The more senior people might dump you on the floor a few times and try to explain how what you are doing is inappropriate for what's being taught, but they might not. They're human too. They've seen many many students come through the door, train for a while, and vanish without a trace. Life is too short to get overly invested in any single beginner. Especially one who seems to be halfway out the door already because he isn't finding what he's looking for.

We don't ask people to kneel by the gate in the rain any more, and that's probably a good thing. But it will always be true that you get out of the art what you put into it. If you are perceived -- accurately or not -- as not approaching aikido practice with an open mind, then people probably won't expend much effort to try to help you.

Now, whether the level of challenge you present will be perceived in this way *will* depend on the skill level of the person and the dojo culture. There are some dojos where I'm pretty sure I wouldn't be happy for much the same reasons that you describe, and some where I fit right in. But it doesn't really matter, because they're not going to change. You can accommodate yourself to the way they train, or you can find a different dojo.

Katherine

jonreading
07-07-2014, 08:57 AM
OK. For me, I can say that reading the above (yes, all 5 pages of it), and putting a bit of redneck in it, I have absolutely no doubt at all, simply basing it on the level of the cerebration involved (like that word, eh? Cerebration, that's right y'all, a couple of advanced degrees over here and stuff), that I have no doubt that, John, Katherine and Mary can put a serious... the technical term is "Whomp" on someone, should they have a "need" to do so.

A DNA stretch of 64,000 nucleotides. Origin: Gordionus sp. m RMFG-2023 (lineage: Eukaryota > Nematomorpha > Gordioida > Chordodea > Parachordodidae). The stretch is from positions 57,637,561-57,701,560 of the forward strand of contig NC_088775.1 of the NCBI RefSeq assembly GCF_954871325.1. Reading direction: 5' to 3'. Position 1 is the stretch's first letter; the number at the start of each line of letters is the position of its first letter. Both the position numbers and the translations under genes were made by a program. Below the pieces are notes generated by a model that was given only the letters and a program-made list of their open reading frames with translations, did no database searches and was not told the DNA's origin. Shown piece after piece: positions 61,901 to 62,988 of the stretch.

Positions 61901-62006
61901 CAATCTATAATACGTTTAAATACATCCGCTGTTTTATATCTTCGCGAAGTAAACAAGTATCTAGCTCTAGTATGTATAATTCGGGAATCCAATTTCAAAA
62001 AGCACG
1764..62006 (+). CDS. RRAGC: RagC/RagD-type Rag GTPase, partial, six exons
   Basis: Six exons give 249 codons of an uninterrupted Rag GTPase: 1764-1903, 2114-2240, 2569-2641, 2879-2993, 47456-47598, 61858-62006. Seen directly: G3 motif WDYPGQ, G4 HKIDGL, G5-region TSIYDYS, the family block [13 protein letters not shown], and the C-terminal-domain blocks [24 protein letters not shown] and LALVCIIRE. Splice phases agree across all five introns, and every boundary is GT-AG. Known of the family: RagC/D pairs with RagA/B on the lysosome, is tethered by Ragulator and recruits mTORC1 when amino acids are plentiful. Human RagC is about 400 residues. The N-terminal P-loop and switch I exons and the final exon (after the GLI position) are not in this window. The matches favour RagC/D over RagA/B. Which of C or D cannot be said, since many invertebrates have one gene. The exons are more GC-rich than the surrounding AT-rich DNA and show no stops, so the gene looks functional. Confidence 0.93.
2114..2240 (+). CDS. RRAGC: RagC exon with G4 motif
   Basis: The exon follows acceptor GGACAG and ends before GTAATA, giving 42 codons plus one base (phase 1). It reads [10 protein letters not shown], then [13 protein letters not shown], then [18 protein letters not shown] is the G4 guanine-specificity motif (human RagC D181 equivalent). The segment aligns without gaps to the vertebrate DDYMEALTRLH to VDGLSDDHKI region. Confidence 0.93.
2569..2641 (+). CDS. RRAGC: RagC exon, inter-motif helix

But, let's define "need," to define that. Or not, as I'm certain everyone knows the difference between want and need.

That being said, it takes a very, very skilled uke to not taken any remedial action in preparation for a technique they know is coming, e.g. the regular class situation. We've got a saying, "Anyone can defeat a technique they know is coming."

So, we also have another saying, "Nothing ever works. You just keep going until both of you are surprised."

So, on John's quote, which I absolutely loved, "Sometimes, the proper response is to drop your partner on her butt, then explain that while her obstinate attitude is not a problem in application, it is making the current exercise more difficult."

See, John's really nice, and he's all cerebral and stuff. I'm more down home, and would say, "You can do that again if you want, but you aren't learning what you're supposed to be learning while you're down there. If you want, after class, I'll show you how you ended up down there."